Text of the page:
Projectile tools and weapons were required for many uses including: hunting, fishing, siege tactics, toss-and-capture, and warfare. Superseding the traditional bow and arrow is the Crossbow and bolt, and for many reasons the crossbow has become more practical than a traditional recurve bow. It can be drawn and held at the ready position for extended periods of time without strenuous muscle effort on the archer. Since the crossbow uses a trigger mechanism to release the bolt, it can be fired by just about anyone responsible enough the handle it. Most notably, a modern crossbow is equipped with a set of adjustable iron sights which assist in aiming, making it incredibly superior to shoot accurately by a novice. Some modern crossbows are even equipped with magnifying scopes and laser attachments.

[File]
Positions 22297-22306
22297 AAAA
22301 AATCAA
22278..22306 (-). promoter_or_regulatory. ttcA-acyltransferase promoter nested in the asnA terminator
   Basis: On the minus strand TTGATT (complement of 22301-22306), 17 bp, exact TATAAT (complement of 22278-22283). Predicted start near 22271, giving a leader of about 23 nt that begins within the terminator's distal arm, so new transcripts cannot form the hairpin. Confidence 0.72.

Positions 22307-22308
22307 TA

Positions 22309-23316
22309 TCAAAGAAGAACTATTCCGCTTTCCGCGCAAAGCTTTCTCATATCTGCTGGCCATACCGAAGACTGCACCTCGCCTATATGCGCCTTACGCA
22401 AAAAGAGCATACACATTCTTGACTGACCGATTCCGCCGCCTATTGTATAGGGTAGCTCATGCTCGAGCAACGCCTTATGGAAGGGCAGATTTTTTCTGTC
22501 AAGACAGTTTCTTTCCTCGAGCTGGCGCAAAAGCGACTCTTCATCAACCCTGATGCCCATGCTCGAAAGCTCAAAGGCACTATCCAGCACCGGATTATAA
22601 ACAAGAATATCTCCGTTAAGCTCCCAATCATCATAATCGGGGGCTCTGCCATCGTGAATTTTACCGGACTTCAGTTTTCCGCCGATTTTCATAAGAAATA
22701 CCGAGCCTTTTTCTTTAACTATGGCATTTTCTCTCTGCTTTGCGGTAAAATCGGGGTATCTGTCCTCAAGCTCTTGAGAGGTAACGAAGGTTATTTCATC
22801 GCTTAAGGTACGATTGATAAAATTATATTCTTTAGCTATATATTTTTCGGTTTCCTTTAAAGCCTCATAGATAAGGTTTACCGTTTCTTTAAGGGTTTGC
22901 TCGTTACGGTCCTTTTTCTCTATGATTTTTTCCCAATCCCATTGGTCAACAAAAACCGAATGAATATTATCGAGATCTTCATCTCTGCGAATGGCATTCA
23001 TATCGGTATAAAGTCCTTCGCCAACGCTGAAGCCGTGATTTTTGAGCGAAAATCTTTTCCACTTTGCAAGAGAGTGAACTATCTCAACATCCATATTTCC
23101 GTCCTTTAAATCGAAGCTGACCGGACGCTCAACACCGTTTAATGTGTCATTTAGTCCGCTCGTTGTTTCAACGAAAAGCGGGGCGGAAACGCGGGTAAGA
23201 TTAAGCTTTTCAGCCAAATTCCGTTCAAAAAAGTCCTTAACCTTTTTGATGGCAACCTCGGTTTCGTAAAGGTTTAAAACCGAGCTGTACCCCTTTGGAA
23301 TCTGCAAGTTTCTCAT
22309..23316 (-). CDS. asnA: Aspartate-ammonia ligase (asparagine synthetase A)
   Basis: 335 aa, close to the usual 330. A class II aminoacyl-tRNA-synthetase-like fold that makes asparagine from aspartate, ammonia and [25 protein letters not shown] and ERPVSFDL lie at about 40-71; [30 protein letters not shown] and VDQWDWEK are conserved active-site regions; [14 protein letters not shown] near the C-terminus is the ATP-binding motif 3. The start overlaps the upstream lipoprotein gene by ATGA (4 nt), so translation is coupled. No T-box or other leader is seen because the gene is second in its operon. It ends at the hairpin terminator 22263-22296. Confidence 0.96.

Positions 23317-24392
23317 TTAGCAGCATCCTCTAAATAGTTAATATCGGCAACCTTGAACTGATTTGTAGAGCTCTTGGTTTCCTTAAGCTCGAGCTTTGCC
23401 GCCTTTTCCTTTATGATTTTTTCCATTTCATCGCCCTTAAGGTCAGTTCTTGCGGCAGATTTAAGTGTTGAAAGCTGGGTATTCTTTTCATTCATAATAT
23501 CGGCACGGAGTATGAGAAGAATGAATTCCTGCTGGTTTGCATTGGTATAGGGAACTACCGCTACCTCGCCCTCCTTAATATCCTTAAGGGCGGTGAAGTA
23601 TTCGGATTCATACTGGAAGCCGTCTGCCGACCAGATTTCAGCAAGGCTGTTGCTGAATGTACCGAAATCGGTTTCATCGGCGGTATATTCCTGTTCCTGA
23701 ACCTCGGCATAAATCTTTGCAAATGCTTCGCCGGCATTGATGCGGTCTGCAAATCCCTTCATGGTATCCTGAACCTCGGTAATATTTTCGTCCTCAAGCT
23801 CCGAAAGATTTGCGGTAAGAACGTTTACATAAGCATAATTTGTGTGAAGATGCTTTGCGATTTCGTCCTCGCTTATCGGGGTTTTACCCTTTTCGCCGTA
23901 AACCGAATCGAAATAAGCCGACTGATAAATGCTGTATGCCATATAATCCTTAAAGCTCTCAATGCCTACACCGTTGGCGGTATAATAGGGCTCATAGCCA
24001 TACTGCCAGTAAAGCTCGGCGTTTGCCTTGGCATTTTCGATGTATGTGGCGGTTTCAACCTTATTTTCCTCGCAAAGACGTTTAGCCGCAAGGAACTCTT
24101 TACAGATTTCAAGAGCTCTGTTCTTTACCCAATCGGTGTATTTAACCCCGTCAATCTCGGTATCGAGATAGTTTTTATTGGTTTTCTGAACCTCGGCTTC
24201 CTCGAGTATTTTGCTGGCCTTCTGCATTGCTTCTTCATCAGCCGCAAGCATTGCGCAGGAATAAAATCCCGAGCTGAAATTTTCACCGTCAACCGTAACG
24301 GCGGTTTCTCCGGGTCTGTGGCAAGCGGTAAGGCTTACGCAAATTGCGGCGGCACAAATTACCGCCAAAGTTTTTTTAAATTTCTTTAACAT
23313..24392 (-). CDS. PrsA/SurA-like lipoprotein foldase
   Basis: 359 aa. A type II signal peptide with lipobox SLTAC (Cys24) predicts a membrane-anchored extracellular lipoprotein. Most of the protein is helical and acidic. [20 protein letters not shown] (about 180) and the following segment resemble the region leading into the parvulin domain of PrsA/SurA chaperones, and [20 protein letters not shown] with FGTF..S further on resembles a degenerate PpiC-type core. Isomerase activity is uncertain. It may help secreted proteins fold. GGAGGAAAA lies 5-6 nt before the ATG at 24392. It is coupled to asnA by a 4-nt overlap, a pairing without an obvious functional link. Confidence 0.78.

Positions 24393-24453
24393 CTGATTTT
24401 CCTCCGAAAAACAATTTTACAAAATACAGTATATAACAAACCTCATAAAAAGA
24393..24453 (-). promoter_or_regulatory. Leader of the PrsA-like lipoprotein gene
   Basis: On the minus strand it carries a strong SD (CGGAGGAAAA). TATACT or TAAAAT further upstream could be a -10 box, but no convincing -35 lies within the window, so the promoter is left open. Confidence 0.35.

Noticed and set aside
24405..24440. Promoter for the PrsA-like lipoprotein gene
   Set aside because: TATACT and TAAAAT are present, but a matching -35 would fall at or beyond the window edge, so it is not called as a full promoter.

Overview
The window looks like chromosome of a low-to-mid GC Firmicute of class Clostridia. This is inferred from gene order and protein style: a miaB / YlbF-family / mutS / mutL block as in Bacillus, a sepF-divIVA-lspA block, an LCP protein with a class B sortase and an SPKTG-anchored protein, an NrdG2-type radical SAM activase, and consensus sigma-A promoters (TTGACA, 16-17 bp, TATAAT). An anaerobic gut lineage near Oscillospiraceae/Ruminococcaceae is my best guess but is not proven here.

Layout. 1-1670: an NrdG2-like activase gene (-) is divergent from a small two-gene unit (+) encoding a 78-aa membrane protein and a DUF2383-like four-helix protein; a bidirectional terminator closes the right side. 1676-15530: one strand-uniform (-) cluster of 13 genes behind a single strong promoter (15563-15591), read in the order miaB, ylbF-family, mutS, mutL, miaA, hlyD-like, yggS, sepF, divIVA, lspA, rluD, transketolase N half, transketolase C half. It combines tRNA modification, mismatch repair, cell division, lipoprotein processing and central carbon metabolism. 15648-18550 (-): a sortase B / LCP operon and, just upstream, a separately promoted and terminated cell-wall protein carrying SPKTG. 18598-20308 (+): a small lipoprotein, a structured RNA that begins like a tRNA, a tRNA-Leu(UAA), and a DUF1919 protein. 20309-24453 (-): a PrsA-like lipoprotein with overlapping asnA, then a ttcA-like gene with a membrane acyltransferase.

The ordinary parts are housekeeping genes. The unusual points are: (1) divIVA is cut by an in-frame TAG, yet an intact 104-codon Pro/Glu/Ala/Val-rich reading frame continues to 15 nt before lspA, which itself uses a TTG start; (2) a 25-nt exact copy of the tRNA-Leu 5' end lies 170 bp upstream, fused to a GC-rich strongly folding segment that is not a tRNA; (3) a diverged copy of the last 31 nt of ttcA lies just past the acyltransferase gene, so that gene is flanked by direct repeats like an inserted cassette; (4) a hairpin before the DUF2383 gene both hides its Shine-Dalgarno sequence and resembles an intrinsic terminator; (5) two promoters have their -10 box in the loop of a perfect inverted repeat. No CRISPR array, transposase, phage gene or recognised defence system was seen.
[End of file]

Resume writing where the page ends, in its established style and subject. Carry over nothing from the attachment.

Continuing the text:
Crossbows come in two varieties: Recurve Crossbows, and Compound Crossbows. The traditional sense of a crossbow is the Recurve-type, which uses the tension of the flection of solid limb parts. It may take significant force to cock and load a crossbow, and that force is held in place until it is discharged. Compound crossbows use a very different mechanism to hold tension and reserve kinetic force. When cocking a Compound Crossbow, the cam-pulley system is able to tension the limb more evenly, while the cam relieves the force needed to store the kinetic energy. In other words, Compound Crossbows can handle higher output due to the ability to store more kinetic energy by cam-relief.

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